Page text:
Knowing that a vessel will travel a distance equal to a tenth of its speed in six minutes, six minutes being the tenth part of an hour, quick mental calculations are made using the Rule of 60. For example, a 12-knot vessel travels 1.2 miles every six minutes and a 10-knot vessel travels 1.0 mile every six minutes. Knowing our speed and the speed of an opposing vessel, an approximate time and location can be determined where the two ships will meet along the twisted, narrow waterway.
If it is an inconvenient location, plans are made to slow down or pull over to the side of the channel where possible and wait, letting the other vessel pass by safely. In other situations, it may be finding a place where a larger, faster ship can overtake a smaller, slower vessel traveling the same direction.
Additionally there may be problems with falling tides. Captain Payne advised, “Never come into my wheelhouse unless you know what the tides and currents are doing.” A ship must conduct its business and be out of the narrows before the water level becomes too shallow for transiting. A falling tide adds to the pressure; a rising tide is heartwarming. There are tugboats pulling yawing barges that swing from side to side in the narrow channel. A present danger of a mechanical failure is always a possibility, never far from any captain’s mind, a ruptured fuel line or a ruptured oil line under pressure, spraying fine flammable mist on hot engine manifolds, shutting the engine down, or an electrical failure. There are new mates to consider, and stronger, challenging currents on the larger spring tides.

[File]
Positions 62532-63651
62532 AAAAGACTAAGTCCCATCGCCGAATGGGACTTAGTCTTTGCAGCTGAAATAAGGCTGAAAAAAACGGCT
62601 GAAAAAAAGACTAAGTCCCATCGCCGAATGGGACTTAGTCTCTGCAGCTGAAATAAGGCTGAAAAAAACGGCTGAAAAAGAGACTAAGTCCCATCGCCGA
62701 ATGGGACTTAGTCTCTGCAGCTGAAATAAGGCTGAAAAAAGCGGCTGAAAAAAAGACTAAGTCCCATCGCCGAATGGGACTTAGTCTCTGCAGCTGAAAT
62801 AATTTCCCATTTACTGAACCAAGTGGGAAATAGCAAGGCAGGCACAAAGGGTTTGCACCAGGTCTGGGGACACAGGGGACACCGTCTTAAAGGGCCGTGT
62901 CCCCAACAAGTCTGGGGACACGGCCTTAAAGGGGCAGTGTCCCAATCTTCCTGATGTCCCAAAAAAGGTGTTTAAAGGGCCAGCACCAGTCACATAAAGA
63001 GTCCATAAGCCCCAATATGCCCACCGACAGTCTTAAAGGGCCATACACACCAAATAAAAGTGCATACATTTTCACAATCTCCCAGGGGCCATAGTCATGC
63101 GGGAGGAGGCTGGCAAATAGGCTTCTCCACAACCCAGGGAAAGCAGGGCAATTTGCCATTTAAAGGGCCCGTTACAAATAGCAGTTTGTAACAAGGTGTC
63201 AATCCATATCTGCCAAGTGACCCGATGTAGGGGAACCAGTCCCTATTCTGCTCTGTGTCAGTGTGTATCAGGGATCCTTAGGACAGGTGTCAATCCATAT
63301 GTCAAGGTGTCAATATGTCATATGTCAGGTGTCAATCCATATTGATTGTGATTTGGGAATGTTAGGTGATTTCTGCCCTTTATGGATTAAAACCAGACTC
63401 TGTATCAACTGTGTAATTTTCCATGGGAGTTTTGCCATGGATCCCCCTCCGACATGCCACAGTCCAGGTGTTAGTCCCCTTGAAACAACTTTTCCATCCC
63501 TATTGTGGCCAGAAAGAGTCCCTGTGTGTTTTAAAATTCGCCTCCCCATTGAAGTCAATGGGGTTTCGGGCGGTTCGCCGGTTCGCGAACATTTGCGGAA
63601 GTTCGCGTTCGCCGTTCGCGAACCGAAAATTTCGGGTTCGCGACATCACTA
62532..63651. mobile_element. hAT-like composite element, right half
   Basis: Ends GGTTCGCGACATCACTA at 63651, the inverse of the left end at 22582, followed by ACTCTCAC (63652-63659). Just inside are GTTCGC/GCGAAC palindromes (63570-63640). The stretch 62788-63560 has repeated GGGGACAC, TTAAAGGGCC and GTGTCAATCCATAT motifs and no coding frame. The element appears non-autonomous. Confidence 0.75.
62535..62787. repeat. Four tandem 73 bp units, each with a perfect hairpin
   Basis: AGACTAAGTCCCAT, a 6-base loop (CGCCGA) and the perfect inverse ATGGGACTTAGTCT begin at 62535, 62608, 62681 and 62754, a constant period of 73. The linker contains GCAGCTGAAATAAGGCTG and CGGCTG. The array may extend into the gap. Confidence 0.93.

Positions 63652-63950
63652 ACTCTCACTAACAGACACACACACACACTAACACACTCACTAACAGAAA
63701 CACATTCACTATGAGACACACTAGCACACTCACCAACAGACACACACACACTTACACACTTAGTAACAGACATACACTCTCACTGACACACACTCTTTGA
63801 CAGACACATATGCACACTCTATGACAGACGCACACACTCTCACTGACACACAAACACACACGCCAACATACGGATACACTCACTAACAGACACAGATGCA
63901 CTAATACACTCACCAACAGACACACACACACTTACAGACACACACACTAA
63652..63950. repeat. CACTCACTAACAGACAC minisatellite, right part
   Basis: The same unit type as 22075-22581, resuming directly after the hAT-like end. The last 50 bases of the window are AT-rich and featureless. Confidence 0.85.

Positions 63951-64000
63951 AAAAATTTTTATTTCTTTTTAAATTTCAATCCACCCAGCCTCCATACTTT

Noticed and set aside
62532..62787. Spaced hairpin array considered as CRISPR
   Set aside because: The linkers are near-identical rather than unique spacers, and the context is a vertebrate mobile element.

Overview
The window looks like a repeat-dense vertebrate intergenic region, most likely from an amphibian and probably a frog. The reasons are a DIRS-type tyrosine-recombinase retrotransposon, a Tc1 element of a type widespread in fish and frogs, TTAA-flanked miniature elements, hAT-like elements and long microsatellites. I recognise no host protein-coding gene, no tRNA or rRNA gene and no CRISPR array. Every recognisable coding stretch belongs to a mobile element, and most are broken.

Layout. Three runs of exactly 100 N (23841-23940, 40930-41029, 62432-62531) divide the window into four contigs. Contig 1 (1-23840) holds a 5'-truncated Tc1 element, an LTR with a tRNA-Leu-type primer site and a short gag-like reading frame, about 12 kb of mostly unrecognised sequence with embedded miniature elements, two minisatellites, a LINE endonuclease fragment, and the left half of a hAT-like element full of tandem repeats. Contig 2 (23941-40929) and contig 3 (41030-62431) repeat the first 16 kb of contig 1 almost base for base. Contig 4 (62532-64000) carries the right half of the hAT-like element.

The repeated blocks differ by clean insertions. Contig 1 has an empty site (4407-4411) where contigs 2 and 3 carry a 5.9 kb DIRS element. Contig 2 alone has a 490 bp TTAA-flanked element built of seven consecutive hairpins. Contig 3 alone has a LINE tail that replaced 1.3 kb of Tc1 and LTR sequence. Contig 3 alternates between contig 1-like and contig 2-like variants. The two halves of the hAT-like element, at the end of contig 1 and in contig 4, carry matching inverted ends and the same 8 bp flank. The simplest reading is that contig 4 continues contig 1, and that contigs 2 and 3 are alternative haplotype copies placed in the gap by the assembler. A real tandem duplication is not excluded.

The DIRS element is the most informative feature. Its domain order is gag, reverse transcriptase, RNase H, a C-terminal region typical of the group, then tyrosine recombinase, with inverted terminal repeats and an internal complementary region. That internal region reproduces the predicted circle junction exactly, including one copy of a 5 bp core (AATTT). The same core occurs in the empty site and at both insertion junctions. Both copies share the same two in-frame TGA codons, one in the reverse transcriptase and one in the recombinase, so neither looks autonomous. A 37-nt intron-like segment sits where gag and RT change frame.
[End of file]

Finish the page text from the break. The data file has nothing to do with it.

Stress is an integral part of the job, often there is no sleep in anticipation of a night of fog or heavy snow in Wrangell Narrows. Snow may add to the burden by covering the channel lights from view at night. Stress manifests itself individually with each captain, some saying a prayer, others crossing their fingers, some not showing any stress. Others reveal stress in different ways as toothpick-chewing Captain Maynard Reeser, leaving behind a pile of toothpick slivers on the deck where he had been standing. A chief steward once complained of his pay in comparison to the captain’s pay. Captain Gary Ogilvy replied, “You do the worst job you can do, and I’ll do the worst job I can do. Then let’s see what happens.”
With skill and grace, regardless of dense fog so thick that one could see nothing until the amber dock lights show faintly through the murk a few feet distant, Captain Payne maneuvers through the narrows and lands the Malaspina at the dock in Petersburg. With mooring lines all fast, Payne rings up Finish with Engines on the engine order telegraph, turns toward the wheelhouse, his facial muscles relax, his eyes brighten, and he broadly smiles a smile of relief toward his admiring officers.
“I’ve lost a lot of hair over the years,” said Captain Thomas Aspinwall, “Wrangell Narrows has scalped a lot of us.” No one has said it better.
Written by Captain Bill Hopkins, AMHS Retired. Visit the following link to see Captain Bill Hopkins book, “Alaska Sea Stories” on Amazon.
If you enjoyed this article, check out “‘Mayday’ – A Terrifying Night Sinking in the Icy Waters of the Cook Inlet.”